The J-curve: evidence from commodity trade between US and China
Mohsen Bahmani-Oskooee () and
Applied Economics, 2008, vol. 40, issue 21, 2735-2747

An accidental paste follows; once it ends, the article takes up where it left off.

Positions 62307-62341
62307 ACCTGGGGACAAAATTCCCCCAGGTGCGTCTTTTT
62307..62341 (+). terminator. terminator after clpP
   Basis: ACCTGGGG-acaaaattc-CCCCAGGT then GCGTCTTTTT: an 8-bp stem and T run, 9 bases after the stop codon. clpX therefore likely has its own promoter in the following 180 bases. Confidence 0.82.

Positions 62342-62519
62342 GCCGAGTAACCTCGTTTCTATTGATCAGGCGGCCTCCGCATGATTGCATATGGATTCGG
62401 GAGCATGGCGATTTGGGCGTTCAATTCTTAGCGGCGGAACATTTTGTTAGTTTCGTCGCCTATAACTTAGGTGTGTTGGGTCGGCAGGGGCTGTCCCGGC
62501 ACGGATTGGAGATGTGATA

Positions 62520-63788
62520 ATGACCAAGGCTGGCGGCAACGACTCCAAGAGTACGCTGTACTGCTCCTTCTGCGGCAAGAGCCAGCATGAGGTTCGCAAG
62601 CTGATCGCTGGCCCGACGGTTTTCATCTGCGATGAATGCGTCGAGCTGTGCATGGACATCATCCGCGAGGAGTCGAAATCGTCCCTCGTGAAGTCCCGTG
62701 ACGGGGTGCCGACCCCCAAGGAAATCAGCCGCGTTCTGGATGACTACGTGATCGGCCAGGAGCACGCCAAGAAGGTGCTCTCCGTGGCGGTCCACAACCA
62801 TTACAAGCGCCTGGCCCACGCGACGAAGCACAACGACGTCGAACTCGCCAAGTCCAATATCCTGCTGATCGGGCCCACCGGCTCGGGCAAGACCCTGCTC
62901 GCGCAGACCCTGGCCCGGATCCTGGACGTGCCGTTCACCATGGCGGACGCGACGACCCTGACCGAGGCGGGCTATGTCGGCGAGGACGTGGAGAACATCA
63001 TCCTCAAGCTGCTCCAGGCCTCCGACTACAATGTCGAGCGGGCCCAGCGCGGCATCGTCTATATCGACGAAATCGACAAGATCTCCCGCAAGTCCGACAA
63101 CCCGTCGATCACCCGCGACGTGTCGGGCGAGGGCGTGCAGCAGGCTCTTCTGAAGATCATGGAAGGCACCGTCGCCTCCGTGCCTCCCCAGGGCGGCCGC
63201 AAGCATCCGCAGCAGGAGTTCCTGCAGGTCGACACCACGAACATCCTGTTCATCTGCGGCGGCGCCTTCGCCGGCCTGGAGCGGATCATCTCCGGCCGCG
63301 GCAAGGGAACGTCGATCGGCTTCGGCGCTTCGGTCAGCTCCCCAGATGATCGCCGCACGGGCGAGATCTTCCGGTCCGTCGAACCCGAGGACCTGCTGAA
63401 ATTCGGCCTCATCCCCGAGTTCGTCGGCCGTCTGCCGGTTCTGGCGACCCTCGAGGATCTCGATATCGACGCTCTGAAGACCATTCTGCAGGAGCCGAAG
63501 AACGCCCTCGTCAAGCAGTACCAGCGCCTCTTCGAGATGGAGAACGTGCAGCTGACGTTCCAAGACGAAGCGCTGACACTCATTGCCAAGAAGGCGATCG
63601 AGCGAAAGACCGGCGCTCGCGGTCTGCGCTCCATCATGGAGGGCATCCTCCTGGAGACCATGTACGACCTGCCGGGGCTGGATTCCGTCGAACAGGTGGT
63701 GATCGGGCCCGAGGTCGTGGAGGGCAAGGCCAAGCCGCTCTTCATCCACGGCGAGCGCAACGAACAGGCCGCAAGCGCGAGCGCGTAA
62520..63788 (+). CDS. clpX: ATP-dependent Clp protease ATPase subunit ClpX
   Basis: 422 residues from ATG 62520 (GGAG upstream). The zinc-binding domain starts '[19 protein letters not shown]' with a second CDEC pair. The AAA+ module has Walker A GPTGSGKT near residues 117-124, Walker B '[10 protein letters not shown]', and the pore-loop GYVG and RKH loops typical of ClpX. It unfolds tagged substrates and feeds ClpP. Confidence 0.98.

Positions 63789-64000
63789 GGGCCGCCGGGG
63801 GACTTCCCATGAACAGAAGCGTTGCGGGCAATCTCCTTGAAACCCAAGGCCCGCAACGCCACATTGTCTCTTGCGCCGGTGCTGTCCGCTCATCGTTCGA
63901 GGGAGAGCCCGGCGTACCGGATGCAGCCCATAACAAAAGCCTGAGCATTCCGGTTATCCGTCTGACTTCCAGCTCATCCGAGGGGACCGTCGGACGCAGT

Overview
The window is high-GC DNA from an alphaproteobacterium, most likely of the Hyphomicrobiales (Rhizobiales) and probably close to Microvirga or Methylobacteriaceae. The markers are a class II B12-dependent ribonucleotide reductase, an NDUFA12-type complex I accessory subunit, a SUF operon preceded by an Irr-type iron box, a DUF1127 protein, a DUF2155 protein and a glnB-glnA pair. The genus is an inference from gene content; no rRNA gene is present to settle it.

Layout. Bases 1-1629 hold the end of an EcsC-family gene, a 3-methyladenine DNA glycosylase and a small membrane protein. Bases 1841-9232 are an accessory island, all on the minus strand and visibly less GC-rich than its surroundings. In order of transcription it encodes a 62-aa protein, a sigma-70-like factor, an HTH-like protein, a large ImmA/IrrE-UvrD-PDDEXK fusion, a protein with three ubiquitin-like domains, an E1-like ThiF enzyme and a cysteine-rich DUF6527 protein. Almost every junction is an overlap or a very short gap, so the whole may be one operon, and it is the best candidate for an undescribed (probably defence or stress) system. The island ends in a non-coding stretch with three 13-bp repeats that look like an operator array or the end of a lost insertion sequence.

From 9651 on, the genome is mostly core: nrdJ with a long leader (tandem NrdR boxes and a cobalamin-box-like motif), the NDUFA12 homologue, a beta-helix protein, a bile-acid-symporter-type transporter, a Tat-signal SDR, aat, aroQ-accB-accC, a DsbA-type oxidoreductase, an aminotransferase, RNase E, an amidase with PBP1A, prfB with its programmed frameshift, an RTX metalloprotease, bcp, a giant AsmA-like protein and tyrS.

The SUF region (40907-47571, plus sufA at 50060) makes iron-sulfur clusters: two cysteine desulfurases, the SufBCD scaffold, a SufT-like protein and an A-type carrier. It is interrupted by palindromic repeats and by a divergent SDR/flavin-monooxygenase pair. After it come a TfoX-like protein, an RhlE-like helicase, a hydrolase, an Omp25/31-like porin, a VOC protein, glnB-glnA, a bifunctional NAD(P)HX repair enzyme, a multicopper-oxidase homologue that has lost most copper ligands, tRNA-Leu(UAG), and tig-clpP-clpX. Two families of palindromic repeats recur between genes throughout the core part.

In testing the short-run (J-curve effect) and the long-run effects of currency depreciation on the trade balance many researchers have used either trade data between one country and the rest of the world or between one country and another trading partner. Both groups are said to suffer from aggregation bias. To reduce the bias, in this article we consider trade data between one country (the US) and her trading partner (China) disaggregated by commodity. We use imports and exports of 88 industries (2-digit and 3-digit classifications) and cointegration analysis to show that the trade balance of at least 34 of the industries react favourably to real depreciation of the dollar. The J-curve effect is detected in 22 industries. Furthermore, most of these industries that are sensitive to currency depreciation are durable commodity groupings.
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